Hale was an American officer who had interviewed Adolf Hitler’s publisher and Nazi press magnate Max Amann in detention in Nuremberg, in September 1947, for Amann’s role in the Nazi party conquest of the German press. In his concluding remarks, Hale posed the question: what kind of profession and what kind of press did the system of total control produce? For a judgment and critique we need not go outside the circle of party leaders who were intimately concerned with the daily work of the press. William Weiss, who supported the system enthusiastically during the early years of the regime, was completely disillusioned. He had headed the Reich Press Association,Journalists and editors became increasingly dissatisfied and resentful of the government’s policy towards the press, he said. Likewise the monopoly gained by the party through Amann’s operations undermined the confidence of the public, although the full extent of his operation was not appreciated. Under the strict controls established by the Reich press chief and the propaganda ministry, editors and writers were deprived of all independence and initiative, and the newspaper became simply a megaphone. The public became uncertain and mistrustful of the press. Moreover, Weiss pointed out, a uniform press did not serve equally well all levels of education, interest, and attainment represented in the German population.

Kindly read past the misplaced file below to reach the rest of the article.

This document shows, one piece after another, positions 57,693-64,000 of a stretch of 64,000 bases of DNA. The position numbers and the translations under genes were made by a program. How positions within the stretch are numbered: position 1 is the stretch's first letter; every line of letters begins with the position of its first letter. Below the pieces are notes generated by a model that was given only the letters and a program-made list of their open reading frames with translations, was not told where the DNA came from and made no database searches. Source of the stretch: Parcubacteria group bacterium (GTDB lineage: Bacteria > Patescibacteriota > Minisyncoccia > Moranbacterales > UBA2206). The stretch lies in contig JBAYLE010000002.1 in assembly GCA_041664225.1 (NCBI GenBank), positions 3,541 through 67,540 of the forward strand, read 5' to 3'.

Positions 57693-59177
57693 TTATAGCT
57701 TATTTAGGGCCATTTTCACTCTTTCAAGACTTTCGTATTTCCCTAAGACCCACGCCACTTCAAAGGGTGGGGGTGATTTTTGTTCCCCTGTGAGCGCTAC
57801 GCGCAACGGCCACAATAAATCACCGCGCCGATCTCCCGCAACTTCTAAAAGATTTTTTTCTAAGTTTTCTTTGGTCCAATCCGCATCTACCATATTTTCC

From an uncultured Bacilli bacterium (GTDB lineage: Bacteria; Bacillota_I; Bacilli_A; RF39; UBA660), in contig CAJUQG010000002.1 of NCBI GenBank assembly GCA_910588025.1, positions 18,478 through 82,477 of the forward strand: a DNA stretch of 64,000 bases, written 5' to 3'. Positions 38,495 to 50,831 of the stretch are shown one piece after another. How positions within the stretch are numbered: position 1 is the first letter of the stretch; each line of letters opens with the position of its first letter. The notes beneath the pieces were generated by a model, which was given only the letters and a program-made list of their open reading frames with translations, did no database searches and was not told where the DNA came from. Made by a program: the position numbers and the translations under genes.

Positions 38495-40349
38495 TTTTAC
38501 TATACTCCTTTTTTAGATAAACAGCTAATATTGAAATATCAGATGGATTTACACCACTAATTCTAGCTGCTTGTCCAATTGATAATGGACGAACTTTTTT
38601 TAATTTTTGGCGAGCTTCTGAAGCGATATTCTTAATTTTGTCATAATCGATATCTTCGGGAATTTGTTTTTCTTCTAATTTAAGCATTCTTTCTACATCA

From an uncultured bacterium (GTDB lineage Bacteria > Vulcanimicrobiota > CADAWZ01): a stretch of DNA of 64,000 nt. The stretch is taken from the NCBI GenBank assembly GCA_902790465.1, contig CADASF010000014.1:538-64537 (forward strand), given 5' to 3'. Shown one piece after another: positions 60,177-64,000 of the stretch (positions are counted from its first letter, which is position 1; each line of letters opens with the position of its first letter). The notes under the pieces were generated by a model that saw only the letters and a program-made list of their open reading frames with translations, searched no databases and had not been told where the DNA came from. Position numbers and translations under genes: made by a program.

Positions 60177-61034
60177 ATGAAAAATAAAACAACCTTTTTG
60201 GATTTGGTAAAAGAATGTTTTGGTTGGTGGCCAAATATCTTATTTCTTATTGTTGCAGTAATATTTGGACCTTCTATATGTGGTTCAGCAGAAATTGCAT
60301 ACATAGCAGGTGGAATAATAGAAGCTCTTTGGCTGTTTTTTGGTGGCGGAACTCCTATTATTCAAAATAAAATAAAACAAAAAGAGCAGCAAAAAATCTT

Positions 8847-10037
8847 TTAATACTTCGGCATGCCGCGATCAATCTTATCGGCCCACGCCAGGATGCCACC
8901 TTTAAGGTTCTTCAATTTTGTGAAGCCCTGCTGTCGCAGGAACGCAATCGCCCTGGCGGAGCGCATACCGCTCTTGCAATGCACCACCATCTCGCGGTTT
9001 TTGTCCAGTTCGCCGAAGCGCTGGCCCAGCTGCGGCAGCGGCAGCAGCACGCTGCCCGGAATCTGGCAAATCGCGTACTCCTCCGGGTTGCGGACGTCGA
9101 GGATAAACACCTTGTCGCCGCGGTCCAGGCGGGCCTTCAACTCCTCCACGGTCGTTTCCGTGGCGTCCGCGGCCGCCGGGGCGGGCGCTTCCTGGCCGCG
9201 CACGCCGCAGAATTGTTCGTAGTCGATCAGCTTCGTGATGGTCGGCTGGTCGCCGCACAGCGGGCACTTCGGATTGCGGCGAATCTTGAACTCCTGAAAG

One paper was just the same as another and all were directed at a mass segment of the public.
People became bored and suspicious and the press as a source of information and opinion lost its standing and influence. And even Amann, when asked if he thought the party’s monopoly of newspaper published produced a good daily press, admitted that although he had given it a good economic foundation, “it was impossible to edit and publish good newspapers”.